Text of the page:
A tooltip is a small pop-up window that provides more information on an element under the mouse cursor, such as toolbar controls without caption or command buttons. Tooltips provide additional descriptive text including formatting and icons. Tips eliminate the need to always have descriptive text on the screen. Novice users will use hovering to show tooltips to become familiar with the interface. This time-delay mechanism makes tips very convenient, but it also reduces their discoverability. When tips are used consistently they support user’s expectation and foster predictability.
Is this the right control?¶
Use tips to label unlabeled controls and to provide additional information.
Don’t use tips for warnings.
Keep tips brief, typically five words or less for tool-tips. Whenever appropriate, provide keyboard short-cuts and default values.
Tooltips for a disabled control should include information regarding the disabled state of the control. Include this information even if the control is enabled. For instance: ‘Go to the next unread message’ in the case of enabled controls and ‘Go to the next unread message (No unread messages left)’ when disabled.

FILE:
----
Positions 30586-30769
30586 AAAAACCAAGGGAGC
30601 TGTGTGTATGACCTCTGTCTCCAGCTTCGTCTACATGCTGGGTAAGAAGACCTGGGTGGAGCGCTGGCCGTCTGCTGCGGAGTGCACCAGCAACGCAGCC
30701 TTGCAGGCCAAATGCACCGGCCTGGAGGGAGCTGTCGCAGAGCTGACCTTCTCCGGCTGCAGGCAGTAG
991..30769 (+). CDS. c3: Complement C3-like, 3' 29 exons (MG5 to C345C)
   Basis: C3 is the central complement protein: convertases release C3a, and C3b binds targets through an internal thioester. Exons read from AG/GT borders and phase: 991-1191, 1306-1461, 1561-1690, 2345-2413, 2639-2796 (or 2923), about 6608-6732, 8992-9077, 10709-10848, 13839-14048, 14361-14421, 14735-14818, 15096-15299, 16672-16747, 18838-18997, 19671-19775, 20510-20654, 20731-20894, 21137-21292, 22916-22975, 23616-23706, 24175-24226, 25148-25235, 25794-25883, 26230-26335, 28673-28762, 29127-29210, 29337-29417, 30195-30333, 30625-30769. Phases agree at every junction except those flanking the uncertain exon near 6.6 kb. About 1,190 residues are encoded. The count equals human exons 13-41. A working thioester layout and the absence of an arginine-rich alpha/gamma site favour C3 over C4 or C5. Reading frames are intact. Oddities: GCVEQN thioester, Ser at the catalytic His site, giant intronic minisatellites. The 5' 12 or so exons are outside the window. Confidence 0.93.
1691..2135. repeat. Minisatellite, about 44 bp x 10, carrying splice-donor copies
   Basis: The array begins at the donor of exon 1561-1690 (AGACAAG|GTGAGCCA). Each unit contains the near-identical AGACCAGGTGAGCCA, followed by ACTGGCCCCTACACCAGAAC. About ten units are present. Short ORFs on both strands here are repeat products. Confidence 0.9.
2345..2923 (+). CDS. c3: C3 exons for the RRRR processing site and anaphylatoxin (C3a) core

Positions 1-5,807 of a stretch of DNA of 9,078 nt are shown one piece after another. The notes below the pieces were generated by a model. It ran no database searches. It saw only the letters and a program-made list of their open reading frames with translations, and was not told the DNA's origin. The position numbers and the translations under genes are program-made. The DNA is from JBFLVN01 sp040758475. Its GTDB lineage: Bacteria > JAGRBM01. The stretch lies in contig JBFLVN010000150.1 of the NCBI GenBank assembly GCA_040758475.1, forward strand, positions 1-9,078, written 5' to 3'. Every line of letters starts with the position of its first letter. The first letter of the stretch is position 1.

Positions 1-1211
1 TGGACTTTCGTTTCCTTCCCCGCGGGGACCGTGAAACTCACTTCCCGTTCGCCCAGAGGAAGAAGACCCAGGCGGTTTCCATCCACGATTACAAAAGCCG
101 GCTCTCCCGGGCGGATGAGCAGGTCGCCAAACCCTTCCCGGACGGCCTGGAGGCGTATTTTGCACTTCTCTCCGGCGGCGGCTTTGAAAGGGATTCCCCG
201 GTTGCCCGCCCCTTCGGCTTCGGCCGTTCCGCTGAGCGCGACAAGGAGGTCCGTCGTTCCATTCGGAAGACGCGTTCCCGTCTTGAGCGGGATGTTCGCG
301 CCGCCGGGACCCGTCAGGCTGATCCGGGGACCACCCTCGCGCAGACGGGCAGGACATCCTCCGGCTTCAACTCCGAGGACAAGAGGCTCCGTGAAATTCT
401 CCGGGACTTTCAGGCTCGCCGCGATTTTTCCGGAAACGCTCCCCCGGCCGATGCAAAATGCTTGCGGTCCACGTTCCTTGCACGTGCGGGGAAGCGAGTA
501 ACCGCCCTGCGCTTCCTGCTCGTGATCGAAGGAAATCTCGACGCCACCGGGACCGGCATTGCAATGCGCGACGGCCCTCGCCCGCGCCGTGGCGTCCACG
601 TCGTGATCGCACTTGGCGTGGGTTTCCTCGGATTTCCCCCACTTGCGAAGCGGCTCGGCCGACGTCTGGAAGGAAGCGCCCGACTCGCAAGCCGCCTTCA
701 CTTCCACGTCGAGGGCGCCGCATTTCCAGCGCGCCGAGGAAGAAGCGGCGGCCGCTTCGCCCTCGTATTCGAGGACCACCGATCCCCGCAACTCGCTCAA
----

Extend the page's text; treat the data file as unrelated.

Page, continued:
Consider adding small informational buttons for touch screen use.
Format and organize content in tooltips to make it easier to read and scan. The information should be:
concise: large, unformatted blocks of text are difficult to read and overwhelming
helpful: it should add information, not repeat information
supplemental: important information should be communicated using self-explanatory control labels or in-place supplemental text
static: tips should not change from one instance to the next
Don’t use icons and formattings for tips of unlabeled controls.
Use tool-tips with icons and formatting
if tips describe comprehensive functions,
when content is lengthy and formatting improves readability
for tips that are implemented primarily for joy of use.